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How to Reduce Light Leakage in Your Home

Master Bedroom Shades

The world we live in is well-lit. It’s hard to believe that just over a century ago, the vast majority of homes still relied on candles and gas lamps for illumination after dark. Now we take it for granted that a simple flick of a switch will offer instant lighting, day or night.

Of course, there are definitely going to be times when you want it dark, like when you’re trying to sleep, and blocking out the light will become your top priority. If your blinds, shades, shutters, or curtains aren’t up to the task, you could suffer from restless sleep that impacts your life, reducing your ability to concentrate throughout the day and causing you to become forgetful and irritable.

How can you reduce light leakage in your home and stop the streetlights and cars going by from keeping you up all night? With the right window treatments, designed with light-blocking properties.

Blackout Window Treatments

If you want to completely block out light, your standard drapes, blinds, shades, or shutters may not do the trick. While these window treatments will increase privacy and cut down on much of the light entering your home, they simply might not be designed with blackout properties in mind.

Luckily, there are plenty of window treatments specifically designed to block light with maximum opacity. Blackout drapes, for example, often come with stylish, designer textiles facing outward to complement your interior décor, while the backing facing the window consists of a totally opaque layer to completely block light.

There are also blackout shades that accomplish the same basic task, as well as cellular blinds that have layers designed to decrease light leakage. Most shutters are made from solid materials like wood or composite, which is naturally opaque. That said, you could still suffer some light leakage around seams with a single window treatment, which is why you might want to consider doubling up.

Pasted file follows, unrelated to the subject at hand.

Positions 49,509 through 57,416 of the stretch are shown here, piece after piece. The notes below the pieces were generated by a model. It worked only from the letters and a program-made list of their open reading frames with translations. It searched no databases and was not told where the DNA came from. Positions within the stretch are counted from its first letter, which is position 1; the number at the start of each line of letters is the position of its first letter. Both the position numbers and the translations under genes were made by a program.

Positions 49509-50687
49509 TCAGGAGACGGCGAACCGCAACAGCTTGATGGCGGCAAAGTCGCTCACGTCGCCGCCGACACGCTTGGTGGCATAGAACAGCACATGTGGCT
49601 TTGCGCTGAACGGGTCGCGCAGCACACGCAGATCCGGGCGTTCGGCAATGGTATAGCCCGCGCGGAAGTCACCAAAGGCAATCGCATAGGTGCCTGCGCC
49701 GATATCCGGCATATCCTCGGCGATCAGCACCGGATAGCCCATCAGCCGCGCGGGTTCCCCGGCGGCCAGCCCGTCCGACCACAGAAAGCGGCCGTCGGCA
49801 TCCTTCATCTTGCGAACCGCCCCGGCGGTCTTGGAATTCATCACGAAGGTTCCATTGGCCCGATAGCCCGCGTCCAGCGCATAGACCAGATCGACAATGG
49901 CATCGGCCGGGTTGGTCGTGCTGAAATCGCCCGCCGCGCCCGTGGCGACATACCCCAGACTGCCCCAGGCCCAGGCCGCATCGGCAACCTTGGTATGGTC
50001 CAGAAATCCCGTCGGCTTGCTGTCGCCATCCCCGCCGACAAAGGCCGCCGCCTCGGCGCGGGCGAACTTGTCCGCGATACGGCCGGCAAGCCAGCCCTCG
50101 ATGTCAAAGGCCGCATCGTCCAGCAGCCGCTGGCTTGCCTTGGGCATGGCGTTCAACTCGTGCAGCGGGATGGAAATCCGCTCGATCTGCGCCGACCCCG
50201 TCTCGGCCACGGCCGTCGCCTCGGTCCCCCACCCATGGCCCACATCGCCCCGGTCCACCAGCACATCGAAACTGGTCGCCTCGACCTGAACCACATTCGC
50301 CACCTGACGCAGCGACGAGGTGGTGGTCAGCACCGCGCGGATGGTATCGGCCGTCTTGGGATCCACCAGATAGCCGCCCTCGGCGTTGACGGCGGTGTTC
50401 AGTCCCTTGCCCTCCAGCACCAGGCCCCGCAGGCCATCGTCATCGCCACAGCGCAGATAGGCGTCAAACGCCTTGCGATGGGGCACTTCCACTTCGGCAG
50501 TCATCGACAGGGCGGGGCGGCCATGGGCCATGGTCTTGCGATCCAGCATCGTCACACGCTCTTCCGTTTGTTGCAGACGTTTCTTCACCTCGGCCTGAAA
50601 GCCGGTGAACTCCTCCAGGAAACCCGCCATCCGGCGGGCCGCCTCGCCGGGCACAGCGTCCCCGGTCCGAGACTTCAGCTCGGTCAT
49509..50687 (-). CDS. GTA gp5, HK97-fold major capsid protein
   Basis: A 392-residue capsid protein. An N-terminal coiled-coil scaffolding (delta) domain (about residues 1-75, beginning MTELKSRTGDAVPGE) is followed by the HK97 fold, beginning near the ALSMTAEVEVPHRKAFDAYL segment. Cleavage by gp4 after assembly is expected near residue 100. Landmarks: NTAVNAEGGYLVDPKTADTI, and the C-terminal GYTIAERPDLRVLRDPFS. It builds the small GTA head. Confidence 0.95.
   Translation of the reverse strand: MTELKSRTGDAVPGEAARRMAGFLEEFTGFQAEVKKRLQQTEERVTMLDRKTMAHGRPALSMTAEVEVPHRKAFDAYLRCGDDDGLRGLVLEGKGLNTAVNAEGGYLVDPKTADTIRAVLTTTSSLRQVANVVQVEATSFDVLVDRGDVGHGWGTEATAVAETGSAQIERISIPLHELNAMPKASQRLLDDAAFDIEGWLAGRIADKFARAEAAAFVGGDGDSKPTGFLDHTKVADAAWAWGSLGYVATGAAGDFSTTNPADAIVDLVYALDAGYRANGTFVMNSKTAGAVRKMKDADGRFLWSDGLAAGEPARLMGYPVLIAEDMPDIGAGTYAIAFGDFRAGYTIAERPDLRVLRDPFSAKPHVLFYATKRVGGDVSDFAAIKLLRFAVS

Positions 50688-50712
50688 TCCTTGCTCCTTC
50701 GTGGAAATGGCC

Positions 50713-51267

Combining Window Treatments

If you notice some leakage of light around the edges of window treatments or between slats, you can always increase blackout potential by adding a second window treatment. Pairing drapes with blinds, shades, or shutters can not only enhance the look of your interior décor and increase customization opportunities, but it can also boost your ability to control incoming light, and perhaps eliminate it completely.

Custom Tracks

If you’re still having trouble with tiny amounts of light leaking in and irritating you while you’re trying to sleep, you might want to upgrade to blinds or shades on custom tracks. Even with custom blackout products in place that are fitted to your windows, slight variations between the edge of the window frame and the window treatment could allow for minute slivers of light.

For this reason, you might want to look into custom tracks that are installed around the sides or the perimeter of window frames, with the shades or blinds fitted inside. You’ll still enjoy easy action when opening or closing blinds or shades, but the added tracks mask the edges to ensure zero light leakage.

If your current window treatments aren’t delivering the light control you crave, don’t hesitate to contact the experienced professionals at The Blinds Side now at 410-630-6940 or [email protected] to learn more and schedule a consultation.